Rewrite or Refactor?
Exploring the path of full-scale application modernization


(2 comments)
May 27th 2020


Note: I've been thinking about writing a book on the topic of rewrite or refactor for years now. Over the winter I finally "broke ground" on the project. Progress was initially slow, and now, given the state of things, slower than slow. Rather than wait to finish the book in entirety, I'm going to release it piecemeal and (hopefully!) publish when it's done. Feedback welcome!

Not a real book cover...yet :)

If you’re a developer at even a small organization, then most likely you work on a legacy system for at least some of your time. Maybe it’s a decades-old Java EE monolith with hundreds of thousands of lines of code, or maybe just a small IOS app built a few years ago with Objective C instead of the latest Swift.

In any case, over time that system has almost inevitably succumbed to entropy. It’s become harder to add new features, stamp out bugs, keep performance snappy, or even just apply the latest patches or updates. This can be frustrating affair for everyone, business and technology. And so you’ve probably asked the question: rewrite or refactor? Is it worth it to keep mending and enhancing the existing code base, with its all its warts and flaws, or would it be better to just rewrite it all from scratch?

Every few years I find myself at this exact crossroads. And more often than not, I consult the wisdom of my always-ready advisor: google. I plug in the search terms "rewrite or refactor", and then get bombarded with countless blog posts, forums, and articles weighing in with their two cents. Don't ever do it, some say. Or rewrite everything to microservices now! It's a complete mish-mash of advice, from the rigid and polemic to the naive and overly optimistic.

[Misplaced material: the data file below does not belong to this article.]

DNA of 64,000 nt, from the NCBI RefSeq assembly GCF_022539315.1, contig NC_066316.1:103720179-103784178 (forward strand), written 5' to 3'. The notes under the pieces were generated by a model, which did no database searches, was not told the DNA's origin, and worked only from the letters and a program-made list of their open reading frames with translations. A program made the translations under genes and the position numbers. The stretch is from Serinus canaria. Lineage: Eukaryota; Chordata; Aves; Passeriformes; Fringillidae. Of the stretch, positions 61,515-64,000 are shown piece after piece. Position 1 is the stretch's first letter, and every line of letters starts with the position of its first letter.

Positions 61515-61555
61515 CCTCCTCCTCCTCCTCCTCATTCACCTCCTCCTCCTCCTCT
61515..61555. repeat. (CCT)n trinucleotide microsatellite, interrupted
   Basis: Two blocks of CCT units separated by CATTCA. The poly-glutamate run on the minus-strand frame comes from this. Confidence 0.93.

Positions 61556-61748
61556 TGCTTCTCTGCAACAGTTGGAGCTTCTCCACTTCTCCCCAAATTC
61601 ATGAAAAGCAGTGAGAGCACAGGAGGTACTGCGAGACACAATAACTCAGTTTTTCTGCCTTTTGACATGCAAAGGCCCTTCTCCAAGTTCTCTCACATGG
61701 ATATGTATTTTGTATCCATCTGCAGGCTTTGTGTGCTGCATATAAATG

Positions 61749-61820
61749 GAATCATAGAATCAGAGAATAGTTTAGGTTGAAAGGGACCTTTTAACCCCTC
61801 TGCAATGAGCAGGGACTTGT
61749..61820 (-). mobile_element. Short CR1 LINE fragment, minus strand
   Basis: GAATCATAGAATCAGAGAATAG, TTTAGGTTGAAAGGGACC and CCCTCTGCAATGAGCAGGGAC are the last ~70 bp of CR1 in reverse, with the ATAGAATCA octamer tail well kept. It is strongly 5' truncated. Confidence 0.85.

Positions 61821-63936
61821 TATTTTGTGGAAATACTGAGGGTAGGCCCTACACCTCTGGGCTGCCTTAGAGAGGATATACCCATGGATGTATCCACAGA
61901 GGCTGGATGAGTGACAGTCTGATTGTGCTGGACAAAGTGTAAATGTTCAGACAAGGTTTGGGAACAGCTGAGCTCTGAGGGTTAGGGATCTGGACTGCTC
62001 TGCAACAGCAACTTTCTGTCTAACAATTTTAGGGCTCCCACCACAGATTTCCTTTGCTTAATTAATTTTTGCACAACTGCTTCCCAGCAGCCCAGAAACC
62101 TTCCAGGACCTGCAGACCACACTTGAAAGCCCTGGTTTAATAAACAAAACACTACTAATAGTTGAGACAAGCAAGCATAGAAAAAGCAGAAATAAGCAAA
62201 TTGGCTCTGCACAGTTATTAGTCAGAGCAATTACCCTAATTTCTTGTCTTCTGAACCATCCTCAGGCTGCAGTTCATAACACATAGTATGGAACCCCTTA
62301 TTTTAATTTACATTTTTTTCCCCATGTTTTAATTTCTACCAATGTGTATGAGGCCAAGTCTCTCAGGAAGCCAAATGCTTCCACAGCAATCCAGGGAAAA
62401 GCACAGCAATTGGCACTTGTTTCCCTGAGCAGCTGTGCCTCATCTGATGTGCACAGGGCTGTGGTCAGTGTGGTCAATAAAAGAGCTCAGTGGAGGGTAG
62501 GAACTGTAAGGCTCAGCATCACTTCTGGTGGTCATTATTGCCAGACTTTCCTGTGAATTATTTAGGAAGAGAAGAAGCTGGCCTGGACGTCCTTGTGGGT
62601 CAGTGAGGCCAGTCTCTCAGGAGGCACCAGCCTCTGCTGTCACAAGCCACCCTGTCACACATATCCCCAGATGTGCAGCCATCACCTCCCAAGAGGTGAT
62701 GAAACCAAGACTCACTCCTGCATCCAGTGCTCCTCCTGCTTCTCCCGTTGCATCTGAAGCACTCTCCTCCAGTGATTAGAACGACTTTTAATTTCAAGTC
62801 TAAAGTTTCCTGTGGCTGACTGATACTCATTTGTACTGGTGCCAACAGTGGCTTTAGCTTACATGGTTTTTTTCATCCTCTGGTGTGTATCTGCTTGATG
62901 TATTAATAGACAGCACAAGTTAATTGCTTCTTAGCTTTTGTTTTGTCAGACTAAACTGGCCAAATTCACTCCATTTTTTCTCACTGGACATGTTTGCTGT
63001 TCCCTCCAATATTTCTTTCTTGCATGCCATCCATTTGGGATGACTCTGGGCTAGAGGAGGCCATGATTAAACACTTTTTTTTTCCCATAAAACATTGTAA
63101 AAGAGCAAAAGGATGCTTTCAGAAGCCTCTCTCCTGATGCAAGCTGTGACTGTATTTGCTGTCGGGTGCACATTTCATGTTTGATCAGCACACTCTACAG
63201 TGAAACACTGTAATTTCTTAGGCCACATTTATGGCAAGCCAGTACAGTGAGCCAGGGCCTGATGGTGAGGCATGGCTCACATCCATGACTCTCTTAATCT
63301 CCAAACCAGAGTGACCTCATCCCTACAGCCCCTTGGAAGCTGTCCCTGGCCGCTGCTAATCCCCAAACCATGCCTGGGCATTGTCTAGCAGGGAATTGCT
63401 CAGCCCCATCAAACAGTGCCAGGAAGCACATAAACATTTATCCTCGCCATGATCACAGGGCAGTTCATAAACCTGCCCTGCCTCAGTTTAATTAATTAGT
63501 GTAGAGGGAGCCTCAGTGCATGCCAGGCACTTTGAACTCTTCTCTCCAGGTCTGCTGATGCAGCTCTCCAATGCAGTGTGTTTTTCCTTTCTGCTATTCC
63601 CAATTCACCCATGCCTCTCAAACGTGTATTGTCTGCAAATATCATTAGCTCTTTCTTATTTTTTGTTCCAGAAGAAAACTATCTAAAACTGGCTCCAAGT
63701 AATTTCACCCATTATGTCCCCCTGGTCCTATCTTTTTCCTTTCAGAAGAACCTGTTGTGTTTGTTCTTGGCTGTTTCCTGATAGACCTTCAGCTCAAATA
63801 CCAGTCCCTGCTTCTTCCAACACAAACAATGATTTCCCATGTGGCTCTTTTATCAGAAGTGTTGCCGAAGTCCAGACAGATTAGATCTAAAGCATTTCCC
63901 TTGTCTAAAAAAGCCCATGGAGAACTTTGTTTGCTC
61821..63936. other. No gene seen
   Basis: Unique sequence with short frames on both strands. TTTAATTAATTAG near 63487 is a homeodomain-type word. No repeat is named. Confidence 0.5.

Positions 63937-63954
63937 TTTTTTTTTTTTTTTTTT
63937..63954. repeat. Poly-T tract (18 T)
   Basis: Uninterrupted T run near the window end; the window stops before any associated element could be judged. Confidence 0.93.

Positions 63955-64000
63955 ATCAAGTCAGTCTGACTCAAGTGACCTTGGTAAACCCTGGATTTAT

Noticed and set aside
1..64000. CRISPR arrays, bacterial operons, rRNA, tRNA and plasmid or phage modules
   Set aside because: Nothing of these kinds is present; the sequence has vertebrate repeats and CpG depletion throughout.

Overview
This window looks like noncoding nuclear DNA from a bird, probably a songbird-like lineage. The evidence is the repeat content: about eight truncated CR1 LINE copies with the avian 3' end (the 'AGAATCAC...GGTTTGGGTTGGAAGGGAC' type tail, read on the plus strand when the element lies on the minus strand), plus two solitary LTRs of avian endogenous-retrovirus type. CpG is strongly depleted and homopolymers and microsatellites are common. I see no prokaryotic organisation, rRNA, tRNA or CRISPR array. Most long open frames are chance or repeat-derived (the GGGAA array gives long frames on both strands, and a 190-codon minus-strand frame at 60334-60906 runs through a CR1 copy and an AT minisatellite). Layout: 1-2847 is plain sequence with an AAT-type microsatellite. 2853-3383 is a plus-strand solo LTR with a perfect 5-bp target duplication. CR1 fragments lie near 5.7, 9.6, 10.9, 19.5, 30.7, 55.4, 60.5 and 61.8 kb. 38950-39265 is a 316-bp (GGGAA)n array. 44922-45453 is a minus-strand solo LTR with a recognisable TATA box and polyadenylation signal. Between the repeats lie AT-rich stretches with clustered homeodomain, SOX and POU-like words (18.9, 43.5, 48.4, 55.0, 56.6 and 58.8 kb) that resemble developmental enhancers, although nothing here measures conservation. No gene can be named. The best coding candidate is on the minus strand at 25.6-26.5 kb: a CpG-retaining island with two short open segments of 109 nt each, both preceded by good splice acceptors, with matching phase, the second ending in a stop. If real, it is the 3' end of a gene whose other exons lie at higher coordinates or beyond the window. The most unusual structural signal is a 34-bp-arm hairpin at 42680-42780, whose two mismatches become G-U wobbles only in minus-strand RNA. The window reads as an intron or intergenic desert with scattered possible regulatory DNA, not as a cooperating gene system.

What I've always felt was missing was a balanced, technology-agnostic, pragmatic approach to navigating this challenging, crucial, and ubiquitous question: are we justified in rewriting an existing system from scratch, or we should refactor it in place, or some solution in between? And so this is the goal of this book. Having survived (and in many cases pulled off) a number of rewrites over my career, I wanted to share my perspective in hopes that it might help other developers out in the same boat. So let's get going...

Part 1: Building the case for a rewrite

  1. What do we Mean by Rewrite and Refactor?
  2. The Risks of Rewrites
  3. Why we Rewrite (Even When we Shouldn't)
  4. Good Reasons to Rewrite
I believe that software development is fundamentally about making decisions, and so this is what I write about (mostly). In 2018 I started Highline Solutions, a consulting practice that helps companies with architecture, devops, and full-stack development. I have two degrees from Carnegie Mellon University, one in Information and Decision Systems and one in Philosophy (thesis). I live in Pittsburgh, PA with my wife and 3 energetic boys.

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Comments (2)

June 12, 2020
I love that your proposed O'Reilly-esque book cover contains the image shared by the existing O'Reilly book for Flash Player 11 (https://images.app.goo.gl/Q2dHv15Z3wkkfyit9)
Ben
June 15, 2020
Lol. I didn't realize that. Flash Player 11. That book was a classic! Jk.